Cognitive behavioral therapy (CBT) is a form of talk therapy used by mental health professionals to treat a wide range of problems. It teaches a person how to identify and change thought patterns that have a negative influence on behavior and emotions.
CBT is used to treat:
CBT may not work for everyone. There may be other methods that work better for certain people.
You may be asked to fill out a questionnaire about your feelings.
CBT can be done alone or in a group. CBT can be split into two parts:
You and your therapist will identify stressful situations. You will also learn the thoughts that make problems worse. These thoughts will be worked on to see if that is the best way to handle problems. Your therapist may point out negative thought patterns such as “I can't handle this” or "people are laughing at me.”
Next, you will work on lessening negative thoughts. This will help you learn healthier ways. This may involve exposure to the situation that causes your problems. You will learn to draw on your strengths so you can think "I can" instead of "I can't".
You will also learn to ask more questions. For example, “Could those people be laughing at something other than me?” The goal is to replace unhealthy thoughts with healthy ones.
This takes a lot of practice. You will often be given homework. You may have to practice deep breathing or role play how to act. For example, a person dealing with substance abuse might practice ways to say no to alcohol.
Homework is vital to the success of CBT. You must practice new, rational responses until they replace your previous, unhealthy responses. Homework also allows you to try new skills. You will then be able to give feedback on which works best for you.
One session is usually 50 to 100 minutes. Group sessions may last longer. You may need to go 1 to 2 times per week for 12 to 16 weeks.
Depending on your situation, you may need a longer or shorter time frame. Keep in mind it may take many tries to unlearn poor habits and to learn healthy ones.
You may be given homework between sessions. You will need to practice the strategies you and your therapist have discussed.
Some therapists want you to return for a checkup about 3, 6, and 12 months after therapy has ended. You may call your therapist at any time.
The goal of CBT is to change your thought process. This will allow healthy and realistic responses to difficult situations. Many patients notice an improvement in their symptoms within 3 to 4 weeks of beginning CBT.
If the thoughts, feelings, or other problems that led you to CBT are returning or getting worse, call your doctor. If you have thoughts of hurting yourself or others, call for emergency medical services right away.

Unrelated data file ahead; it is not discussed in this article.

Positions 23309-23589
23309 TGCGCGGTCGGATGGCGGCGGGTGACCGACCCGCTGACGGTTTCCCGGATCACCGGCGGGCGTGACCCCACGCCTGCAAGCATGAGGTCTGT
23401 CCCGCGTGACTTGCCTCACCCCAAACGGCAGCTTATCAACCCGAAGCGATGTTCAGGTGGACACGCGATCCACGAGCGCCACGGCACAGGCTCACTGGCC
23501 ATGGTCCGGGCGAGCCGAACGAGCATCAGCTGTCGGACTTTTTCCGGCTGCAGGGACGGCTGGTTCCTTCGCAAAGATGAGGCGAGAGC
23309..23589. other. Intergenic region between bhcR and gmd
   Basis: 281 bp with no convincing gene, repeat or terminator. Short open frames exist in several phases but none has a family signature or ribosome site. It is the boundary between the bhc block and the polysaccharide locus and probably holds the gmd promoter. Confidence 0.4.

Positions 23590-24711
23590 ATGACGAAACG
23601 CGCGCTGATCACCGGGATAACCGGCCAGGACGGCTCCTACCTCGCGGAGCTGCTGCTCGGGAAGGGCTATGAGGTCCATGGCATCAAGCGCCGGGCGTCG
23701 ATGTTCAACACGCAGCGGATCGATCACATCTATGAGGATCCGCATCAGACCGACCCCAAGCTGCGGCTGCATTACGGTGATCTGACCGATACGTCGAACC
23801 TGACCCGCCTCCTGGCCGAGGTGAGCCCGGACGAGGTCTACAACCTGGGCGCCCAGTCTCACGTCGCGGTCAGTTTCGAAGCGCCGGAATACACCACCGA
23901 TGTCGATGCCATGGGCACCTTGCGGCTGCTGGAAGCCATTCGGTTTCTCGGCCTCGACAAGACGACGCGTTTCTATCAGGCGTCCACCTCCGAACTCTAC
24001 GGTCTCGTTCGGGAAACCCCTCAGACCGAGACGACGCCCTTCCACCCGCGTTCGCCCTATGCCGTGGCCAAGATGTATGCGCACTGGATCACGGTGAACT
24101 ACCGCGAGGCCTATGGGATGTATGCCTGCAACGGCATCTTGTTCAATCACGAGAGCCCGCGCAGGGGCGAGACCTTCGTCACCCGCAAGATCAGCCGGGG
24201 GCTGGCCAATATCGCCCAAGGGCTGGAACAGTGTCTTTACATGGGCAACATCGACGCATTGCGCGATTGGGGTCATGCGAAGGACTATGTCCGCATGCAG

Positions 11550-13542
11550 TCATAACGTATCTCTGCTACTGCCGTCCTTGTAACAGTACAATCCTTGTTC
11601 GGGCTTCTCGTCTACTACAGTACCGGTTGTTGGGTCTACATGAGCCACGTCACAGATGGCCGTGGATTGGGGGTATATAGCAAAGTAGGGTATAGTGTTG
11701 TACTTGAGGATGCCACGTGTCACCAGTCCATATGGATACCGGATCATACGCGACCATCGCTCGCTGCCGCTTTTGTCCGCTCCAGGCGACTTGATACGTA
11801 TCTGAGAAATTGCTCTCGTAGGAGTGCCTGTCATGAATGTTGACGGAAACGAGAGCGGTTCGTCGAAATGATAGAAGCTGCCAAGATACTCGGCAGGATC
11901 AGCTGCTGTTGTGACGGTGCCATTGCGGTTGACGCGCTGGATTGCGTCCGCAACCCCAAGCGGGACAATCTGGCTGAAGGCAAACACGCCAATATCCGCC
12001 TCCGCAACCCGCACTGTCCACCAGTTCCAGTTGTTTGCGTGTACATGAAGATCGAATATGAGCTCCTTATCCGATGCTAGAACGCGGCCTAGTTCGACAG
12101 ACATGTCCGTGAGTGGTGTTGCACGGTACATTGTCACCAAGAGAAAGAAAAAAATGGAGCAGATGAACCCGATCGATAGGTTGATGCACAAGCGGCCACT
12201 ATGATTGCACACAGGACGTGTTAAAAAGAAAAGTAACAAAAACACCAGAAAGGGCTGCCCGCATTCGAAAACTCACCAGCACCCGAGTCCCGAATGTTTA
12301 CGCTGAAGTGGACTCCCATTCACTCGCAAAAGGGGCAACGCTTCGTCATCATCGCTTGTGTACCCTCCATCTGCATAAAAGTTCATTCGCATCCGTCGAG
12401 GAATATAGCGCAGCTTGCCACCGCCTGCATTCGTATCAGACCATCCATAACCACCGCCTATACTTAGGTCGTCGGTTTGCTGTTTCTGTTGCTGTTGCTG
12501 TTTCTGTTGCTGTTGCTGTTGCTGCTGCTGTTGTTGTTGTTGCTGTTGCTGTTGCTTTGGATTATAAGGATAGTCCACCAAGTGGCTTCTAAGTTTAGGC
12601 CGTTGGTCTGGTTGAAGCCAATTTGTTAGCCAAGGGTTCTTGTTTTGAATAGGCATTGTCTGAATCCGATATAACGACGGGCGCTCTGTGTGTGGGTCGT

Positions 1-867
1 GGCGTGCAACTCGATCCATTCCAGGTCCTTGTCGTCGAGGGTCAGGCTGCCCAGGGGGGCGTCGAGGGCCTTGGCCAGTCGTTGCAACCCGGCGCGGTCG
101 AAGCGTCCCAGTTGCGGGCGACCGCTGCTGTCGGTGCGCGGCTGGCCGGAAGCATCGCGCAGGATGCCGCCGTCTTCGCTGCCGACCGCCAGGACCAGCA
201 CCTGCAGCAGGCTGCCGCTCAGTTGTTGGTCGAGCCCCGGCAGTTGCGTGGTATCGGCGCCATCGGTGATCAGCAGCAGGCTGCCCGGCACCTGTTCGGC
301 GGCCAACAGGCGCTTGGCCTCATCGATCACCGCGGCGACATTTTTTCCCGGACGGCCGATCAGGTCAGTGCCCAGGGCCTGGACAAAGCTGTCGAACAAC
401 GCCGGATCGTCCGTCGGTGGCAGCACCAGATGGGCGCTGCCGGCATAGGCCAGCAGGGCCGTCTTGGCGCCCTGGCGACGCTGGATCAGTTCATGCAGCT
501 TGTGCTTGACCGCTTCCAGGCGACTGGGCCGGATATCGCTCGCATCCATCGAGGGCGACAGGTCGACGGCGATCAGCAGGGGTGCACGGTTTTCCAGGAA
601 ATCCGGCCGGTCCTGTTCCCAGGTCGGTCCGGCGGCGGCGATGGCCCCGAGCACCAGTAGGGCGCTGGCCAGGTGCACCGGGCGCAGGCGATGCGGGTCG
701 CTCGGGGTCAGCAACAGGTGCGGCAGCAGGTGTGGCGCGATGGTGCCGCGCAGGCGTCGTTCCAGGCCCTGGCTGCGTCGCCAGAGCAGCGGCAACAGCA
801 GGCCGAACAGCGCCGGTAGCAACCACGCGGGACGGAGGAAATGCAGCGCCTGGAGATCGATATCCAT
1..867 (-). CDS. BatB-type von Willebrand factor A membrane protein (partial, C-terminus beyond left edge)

American Psychiatric Association
Beck Institute for Cognitive Therapy and Research
Canadian Mental Health Association
Canadian Psychiatric Association
Cognitive and behavioral therapies for depression. Society of Clinical Psychology website. Available at: https://www.div12.org/treatment/cognitive-behavioral-analysis-system-of-psychotherapy-for-depression. Accessed November 20, 2020.
Cognitive and behavioral therapies for generalized anxiety disorder. Society of Clinical Psychology website. Available at: https://www.div12.org/treatment/cognitive-and-behavioral-therapies-for-generalized-anxiety-disorder. Accessed November 20, 2020.
National Collaborating Centre for Mental Health commissioned by the National Institute for Health and Care Excellence (NICE). Depression in adults: the treatment and management of depression in adults (updated edition). NICE 2009 Oct:CG90, updated 2018.
What is cognitive-behavioral therapy (CBT)? Beck Institute for Cognitive Therapy and Research website. Available at: https://beckinstitute.org/get-informed/what-is-cognitive-therapy. Accessed November 20, 2020.
What is cognitive-behavioral therapy (CBT)? National Association of Cognitive-Behavioral Therapists website. Available at: http://www.nacbt.org/whatiscbt.htm. Accessed November 20, 2020.
11/23/2015 DynaMed Systematic Literature Surveillance https://www.dynamed.com/condition/major-depressive-disorder-mdd: Coffey SF, Banducci AN, Vinci C. Common questions about cognitive behavior therapy for psychiatric disorders. Am Fam Physician. 2015;92(9)807-812.
Last reviewed September 2020 by EBSCO Medical Review Board Adrian Preda, MD Last Updated: 04/14/2021